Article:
Wednesday, August 23, 2006

A good government success story

In the comments to the previous post, my friend Mark Harden had this to say about welfare reform:

...what, exactly, the success of welfare reform was all about: removing the culture of dependency which, among other things, condemned two generations of poor blacks to poverty and misery. Welfare prior to 1995 was not "care" for citizens, Ann: it actively HARMED them. For example: welfare regulations encouraged single motherhood. Single motherhood is the greatest single factor correlating with poverty...higher than race, higher than lack of education. And your "caring" welfare program encouraged it.

By the mid-1990s the welfare system was in need of reform. It was expensive, inefficient and prone to abuse. But to say that it “actively harmed” people is utterly ridiculous. Believe it or not, but poverty existed long before the federal government stepped in and started passing out welfare checks. To say that welfare condemned people to poverty is like saying that the firefighters responding to a three-alarm fire were somehow the cause of the fire. They may not be spraying their water in the most efficient manner to put out the fire, but they certainly did not start the fire. And shutting off their hoses and walking away will not make the fire go away. Neither will poverty go away if the government shuts down its poverty programs and quits passing out checks.

Prior to the 1996 Welfare Reform Act, poor people were not “trapped” by welfare. It was not the monthly subsistence checks that were holding them down. Rather it was the lack of any other means to pull themselves out of poverty. What they needed other than just the threat of being cut off from welfare was the education, job training and child care programs that became available once the welfare reform act began redirecting money in that direction. It was those Clinton-era programs, combined with the Clinton-era prosperity that helped welfare reform make such dramatic strides in getting people off the welfare rolls. In other words, good government programs helped to fix a problem that was clogging up another good government program.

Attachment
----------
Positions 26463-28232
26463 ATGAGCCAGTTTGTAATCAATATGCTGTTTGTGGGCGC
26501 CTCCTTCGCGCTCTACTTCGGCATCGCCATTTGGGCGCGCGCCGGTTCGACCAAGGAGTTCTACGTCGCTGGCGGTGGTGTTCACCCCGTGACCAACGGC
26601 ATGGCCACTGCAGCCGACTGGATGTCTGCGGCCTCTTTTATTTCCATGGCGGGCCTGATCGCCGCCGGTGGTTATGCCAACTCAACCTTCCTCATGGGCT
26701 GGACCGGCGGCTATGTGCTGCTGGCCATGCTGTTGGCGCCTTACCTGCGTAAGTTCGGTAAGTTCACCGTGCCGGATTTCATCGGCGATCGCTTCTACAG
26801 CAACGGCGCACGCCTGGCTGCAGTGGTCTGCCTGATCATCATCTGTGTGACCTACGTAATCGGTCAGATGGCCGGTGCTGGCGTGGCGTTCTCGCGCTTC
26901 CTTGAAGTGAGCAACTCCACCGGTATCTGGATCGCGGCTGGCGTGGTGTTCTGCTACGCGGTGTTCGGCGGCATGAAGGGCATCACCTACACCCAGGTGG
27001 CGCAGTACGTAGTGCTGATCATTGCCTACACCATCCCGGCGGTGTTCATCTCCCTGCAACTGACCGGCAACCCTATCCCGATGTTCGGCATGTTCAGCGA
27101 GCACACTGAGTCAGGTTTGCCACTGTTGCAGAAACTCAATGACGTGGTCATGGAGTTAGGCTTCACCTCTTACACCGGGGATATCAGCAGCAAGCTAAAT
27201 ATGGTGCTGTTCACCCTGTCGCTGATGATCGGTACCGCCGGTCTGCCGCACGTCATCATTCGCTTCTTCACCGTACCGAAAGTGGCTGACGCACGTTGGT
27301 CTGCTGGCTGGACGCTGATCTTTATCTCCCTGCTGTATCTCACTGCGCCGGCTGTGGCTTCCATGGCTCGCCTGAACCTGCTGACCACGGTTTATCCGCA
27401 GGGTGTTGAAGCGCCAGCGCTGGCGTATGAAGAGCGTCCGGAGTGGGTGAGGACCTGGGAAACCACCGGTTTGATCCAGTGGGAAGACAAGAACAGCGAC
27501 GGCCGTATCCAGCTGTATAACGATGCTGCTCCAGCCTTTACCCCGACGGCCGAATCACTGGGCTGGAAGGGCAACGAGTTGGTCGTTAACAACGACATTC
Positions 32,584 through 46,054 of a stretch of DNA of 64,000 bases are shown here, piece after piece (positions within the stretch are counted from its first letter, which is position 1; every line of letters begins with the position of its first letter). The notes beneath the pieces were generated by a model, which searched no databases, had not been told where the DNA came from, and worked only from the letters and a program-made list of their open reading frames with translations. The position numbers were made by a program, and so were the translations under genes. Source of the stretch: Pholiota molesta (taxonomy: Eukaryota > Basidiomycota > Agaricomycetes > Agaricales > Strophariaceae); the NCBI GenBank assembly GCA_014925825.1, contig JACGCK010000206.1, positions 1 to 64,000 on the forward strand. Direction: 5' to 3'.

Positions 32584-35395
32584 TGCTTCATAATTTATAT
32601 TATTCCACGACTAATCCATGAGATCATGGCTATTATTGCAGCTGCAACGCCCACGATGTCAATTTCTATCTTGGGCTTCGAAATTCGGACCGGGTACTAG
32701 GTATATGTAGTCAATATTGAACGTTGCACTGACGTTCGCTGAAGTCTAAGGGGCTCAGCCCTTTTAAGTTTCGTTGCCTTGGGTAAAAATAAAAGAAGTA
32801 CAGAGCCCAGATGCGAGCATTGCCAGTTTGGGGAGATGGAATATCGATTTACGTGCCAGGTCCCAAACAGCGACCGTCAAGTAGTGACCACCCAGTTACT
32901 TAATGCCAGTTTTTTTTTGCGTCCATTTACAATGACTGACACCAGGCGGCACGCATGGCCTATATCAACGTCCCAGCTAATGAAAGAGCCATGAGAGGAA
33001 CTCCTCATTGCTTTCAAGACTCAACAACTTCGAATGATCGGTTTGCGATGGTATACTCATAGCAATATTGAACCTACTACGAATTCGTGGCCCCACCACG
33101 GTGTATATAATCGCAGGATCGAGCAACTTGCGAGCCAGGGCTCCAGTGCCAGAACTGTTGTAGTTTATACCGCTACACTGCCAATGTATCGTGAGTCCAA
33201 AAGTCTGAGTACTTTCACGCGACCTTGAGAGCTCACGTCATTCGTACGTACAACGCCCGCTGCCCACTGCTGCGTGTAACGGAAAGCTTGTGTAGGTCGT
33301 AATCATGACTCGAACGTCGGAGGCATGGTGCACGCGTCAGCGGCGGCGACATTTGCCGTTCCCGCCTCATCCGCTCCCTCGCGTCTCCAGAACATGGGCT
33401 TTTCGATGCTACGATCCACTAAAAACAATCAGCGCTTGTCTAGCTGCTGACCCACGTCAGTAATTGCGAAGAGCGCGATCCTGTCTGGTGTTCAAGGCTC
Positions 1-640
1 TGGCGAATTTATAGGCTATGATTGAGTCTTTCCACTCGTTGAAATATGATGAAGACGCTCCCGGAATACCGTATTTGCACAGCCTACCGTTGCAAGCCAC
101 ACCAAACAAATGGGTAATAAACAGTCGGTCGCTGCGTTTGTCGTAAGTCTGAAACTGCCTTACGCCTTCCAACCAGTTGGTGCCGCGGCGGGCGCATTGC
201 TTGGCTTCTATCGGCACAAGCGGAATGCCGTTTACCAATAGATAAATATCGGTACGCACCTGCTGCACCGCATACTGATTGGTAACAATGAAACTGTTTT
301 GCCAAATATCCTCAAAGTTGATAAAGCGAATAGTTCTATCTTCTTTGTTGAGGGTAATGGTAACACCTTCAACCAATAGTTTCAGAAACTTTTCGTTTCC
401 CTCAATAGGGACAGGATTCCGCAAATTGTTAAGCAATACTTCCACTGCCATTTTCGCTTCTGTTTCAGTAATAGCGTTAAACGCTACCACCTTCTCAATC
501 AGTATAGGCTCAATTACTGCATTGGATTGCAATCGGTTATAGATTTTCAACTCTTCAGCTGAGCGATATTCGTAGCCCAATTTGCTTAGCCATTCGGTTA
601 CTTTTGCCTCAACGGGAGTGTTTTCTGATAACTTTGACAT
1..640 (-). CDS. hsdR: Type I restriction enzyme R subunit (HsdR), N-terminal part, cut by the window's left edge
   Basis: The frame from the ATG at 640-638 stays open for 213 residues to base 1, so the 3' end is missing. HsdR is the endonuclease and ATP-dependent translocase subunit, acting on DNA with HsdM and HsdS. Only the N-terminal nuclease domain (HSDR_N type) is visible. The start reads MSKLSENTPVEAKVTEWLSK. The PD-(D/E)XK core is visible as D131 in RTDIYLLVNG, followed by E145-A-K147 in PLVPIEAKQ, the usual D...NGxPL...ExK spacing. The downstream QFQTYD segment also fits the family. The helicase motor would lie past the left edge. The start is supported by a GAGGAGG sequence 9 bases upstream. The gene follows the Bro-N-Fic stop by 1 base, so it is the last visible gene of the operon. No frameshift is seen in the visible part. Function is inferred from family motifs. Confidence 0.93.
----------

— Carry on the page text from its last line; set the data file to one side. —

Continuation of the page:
But Mark, unfortunately, is one of those conservatives afflicted with a malady known as Government Derangement Syndrome which makes him see all government progams as inherently evil. It is similar to Bush Derangement Syndrome which he often accuses me of having only about 10-times worse. (Poor Mark is also beset by a number of other similar maladies including Hillary Clinton Derangement Syndrome; Liberal Media Derangement Syndrome; Michael Moore Derangement Syndrome; and Democratic Presidential Nominee Derangement Syndrome among others.)

Thomas Frank in yesterday’s NYTimes had a facinating article about how the conservatives’ trashing of government suits their long-term interests even when it is their own people (Jack Abramoff, Tom DeLay, etc.) who are doing the trashing. This is because it promotes overall cynicism about the effectiveness of government and plays into the hands of the GOP, the anti-government party of today.

What really worries me, though, is that our response to all this may be to burrow deeper into our own cynicism, ultimately reinforcing the gang that owns the patent on cynicism and thus setting us up for another helping of the same. This may not be apparent now, with the identity of the culprits still vivid and the G.O.P. apparently heading for a midterm spanking. Recall, though, that while the short-term effects of the Watergate scandal were jail sentences for several Republicans and the election of many Democrats to Congress in 1974, its long-term effect was the destruction of public faith in government itself and the wave that swept in Ronald Reagan six years later.

Welfare reform is actually a success story for good government, but Mark would rather portray it as a failure of government so that people will continue to support anti-government politicos from his party. And unfortunately, this would be bad for our country, whether Mark can see it or not.

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